smaller, fewer, and less-specialized teeth, and a
  relatively large brain.
                                          Chapter Assessment


Multiple Choice
1. How many episodes of orogenies did the
   western margin of North America experience
   during the Mesozoic?
  a. one                       c. three
  b. two                       d. four

  The three episodes of orogenies along the western
  margin of North America during the Mesozoic resulted in
  a tremendous number of igneous intrusions, low-angle
  thrust faulting, and vertical uplifts.
                                           Chapter Assessment


Multiple Choice
2. What organism was the base of the marine food
   chain during the Mesozoic?
  a. phytoplankton              c. coral
  b. trilobites                 d. sponges


  Phytoplankton are tiny, ocean-dwelling organisms that
  float near the surface of the oceans and make their own
  food through photosynthesis. They are still the base of
  the marine food chain today.
                                             Chapter Assessment


Multiple Choice
3. All ornithischian dinosaurs were ____.
  a. carnivores                   c. endotherms
  b. herbivores                   d. ―lizard hipped‖


  There were five different groups of ornithischian
  dinosaurs: stegosaurs, ankylosaurs, pachycephalosaurs,
  ceratopsians, and ornithopods. They were ―bird-hipped‖
  even though modern birds probably descended from
  saurischian, or ―lizard hipped‖ dinosaurs. It is possible that
  some were endotherms, but it is not widely accepted that
  all were.
                                         Chapter Assessment


Multiple Choice
4. Which of the following is a modern remnant of
   the Tethyan Sea?
  a. Arctic Ocean              c. North Sea
  b. Baltic Sea                d. Mediterranean Sea


  The Tethyan Sea separated Eurasia from Africa. As
  Europe and Africa continue to collide, the Mediterranean
  Sea will become narrower over time as the two continents
  move toward each other.
                                          Chapter Assessment


Multiple Choice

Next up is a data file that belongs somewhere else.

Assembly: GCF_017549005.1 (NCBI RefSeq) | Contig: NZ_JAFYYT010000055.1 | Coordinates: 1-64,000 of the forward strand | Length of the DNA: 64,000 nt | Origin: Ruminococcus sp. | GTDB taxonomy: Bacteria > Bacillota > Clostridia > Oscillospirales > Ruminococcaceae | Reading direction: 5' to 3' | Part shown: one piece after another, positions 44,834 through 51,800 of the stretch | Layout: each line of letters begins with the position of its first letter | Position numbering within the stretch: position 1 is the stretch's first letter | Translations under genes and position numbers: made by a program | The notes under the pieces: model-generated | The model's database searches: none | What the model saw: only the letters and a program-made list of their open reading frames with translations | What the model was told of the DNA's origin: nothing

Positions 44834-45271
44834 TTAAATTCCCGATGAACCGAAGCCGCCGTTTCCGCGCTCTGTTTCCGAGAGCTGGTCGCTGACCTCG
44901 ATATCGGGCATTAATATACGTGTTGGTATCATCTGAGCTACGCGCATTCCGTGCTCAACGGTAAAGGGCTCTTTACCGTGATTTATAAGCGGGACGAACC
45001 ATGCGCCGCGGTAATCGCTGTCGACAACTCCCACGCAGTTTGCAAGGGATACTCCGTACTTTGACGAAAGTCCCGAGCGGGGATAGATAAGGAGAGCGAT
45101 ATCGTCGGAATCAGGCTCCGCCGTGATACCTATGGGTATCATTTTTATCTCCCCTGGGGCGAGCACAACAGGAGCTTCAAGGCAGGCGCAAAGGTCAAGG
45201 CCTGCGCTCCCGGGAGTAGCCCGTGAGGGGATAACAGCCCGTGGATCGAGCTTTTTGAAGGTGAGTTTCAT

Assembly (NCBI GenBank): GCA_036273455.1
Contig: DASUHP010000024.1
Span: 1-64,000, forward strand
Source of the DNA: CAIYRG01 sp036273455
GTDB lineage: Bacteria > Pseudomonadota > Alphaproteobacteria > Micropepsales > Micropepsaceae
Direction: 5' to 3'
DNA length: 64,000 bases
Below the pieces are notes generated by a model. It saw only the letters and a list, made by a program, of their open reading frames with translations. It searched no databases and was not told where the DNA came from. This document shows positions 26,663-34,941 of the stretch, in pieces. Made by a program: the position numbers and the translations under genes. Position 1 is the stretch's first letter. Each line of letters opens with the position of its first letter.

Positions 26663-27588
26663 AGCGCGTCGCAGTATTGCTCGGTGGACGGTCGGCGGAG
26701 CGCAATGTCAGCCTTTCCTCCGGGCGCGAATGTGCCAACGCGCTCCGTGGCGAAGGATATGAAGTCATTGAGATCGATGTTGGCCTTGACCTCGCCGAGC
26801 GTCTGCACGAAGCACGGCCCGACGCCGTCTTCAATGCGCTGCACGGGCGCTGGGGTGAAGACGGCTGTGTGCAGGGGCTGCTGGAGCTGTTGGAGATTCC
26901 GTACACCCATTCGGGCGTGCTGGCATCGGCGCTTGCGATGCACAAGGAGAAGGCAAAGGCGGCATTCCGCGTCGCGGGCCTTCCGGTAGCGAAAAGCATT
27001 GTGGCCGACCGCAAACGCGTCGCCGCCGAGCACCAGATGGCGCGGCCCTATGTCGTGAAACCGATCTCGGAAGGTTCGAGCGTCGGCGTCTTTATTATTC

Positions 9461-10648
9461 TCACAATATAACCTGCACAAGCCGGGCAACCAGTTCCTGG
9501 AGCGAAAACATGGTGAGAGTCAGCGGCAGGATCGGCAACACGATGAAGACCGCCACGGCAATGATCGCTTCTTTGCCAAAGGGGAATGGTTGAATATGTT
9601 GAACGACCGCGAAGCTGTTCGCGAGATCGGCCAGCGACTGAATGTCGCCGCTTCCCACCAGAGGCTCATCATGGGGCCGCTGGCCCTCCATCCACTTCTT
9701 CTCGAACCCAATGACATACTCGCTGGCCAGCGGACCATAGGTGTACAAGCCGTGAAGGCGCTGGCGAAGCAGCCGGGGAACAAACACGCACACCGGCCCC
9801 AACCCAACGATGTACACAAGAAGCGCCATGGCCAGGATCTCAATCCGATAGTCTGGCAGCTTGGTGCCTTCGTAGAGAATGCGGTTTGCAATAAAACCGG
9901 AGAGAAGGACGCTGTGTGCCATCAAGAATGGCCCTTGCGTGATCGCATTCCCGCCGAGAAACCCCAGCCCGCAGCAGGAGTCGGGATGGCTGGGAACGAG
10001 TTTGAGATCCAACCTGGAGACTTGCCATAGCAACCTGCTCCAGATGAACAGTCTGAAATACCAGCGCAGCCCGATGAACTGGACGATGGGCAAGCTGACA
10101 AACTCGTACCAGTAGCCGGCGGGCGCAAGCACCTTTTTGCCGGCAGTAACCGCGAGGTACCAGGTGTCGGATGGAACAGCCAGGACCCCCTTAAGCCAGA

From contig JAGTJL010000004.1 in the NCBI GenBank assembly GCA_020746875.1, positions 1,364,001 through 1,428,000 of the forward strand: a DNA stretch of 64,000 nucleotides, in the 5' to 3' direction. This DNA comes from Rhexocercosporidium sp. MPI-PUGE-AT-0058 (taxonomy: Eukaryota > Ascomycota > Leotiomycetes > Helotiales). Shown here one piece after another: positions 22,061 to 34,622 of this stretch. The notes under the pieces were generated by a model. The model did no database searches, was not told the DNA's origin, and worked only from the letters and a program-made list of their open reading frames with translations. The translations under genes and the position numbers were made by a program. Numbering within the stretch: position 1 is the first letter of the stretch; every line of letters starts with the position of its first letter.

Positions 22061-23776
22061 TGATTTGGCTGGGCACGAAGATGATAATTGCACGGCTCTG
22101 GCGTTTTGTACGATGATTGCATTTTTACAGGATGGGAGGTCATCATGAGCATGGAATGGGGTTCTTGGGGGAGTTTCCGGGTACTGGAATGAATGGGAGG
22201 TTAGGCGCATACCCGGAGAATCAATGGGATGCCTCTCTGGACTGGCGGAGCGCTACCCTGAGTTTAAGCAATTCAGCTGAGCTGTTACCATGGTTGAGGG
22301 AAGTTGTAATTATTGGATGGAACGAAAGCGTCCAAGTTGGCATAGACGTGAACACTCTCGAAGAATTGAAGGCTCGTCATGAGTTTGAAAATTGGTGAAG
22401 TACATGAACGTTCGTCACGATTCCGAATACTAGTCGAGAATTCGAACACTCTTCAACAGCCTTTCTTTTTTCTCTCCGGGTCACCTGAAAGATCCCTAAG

5. All hominids are ____.
  a. bipedal                    c. herbivores
  b. carnivores                 d. Neanderthals



  The most recognizable feature that differentiates
  hominids from other hominoids is that they are bipedal.
  They have an upright posture resulting from the
  modification of the hipbone and they walk on two legs.
  Homo sapiens are hominids.
                                      Chapter Assessment


Short Answer
6. What event led to the mass extinction that
   ended the Mesozoic?
  It is generally accepted that a large meteorite
  impact and massive volcanism occurred at the
  end of the Cretaceous. In the midst of a
  stressful time of climatic cooling, changing plant
  populations and a gradual decline in dinosaur
  diversity and abundance, the impact of a large
  meteorite likely caused the climax of the
  Cretaceous-Paleogene mass extinction.
                                   Chapter Assessment


Short Answer
7. How were Neanderthals different from
   modern humans?
  Neanderthals had heavier brows, mouths that
  projected forward, receding chins, more massive,
  muscular bodies, and slightly larger brains than
  modern humans do. They also had a gap
  between their rear teeth and their jaw bone.
                                         Chapter Assessment


True or False
8. Identify whether the following statements are true
   or false.
  ______ The Basin and Range Province formed through
   false
         compressional tectonism.
  ______ Mammals have two sets of teeth whereas
   true
         reptiles continuously replace older teeth.
  ______ Ginkgoes are an example of an angiosperm.
   false
  ______ Ammonites are important Mesozoic index fossils.
   true
  ______ Iridium is not common in rocks at Earth’s surface.
   true
  ______ All hominoids are bipedal with an
   false
         upright posture.
                    Image Bank


Chapter 24 Images
                    Image Bank


Chapter 24 Images
                    Image Bank


Chapter 24 Images
To navigate within this Interactive Chalkboard product:
           Click the Forward button to go to the next slide.

           Click the Previous button to return to the previous slide.

           Click the Chapter Resources button to go to the Chapter Resources
           slide where you can access resources such as assessment questions
           that are available for the chapter.

           Click the Menu button to close the chapter presentation and return to
           the Main Menu. If you opened the chapter presentation directly without
           using the Main Menu this will exit the presentation. You also may press
           the Escape key [Esc] to exit and return to the Main Menu.

           Click the Help button to access this screen.

           Click the Earth Science Online button to access the Web page
           associated with the particular chapter with which you are working.

           Click the Speaker button to hear the vocabulary term and definition
           when available.
     End of Custom Shows
This slide is intentionally blank.

				
DOCUMENT INFO
Shared By:
Categories:
Stats:
views:32
posted:4/28/2011
language:English
pages:82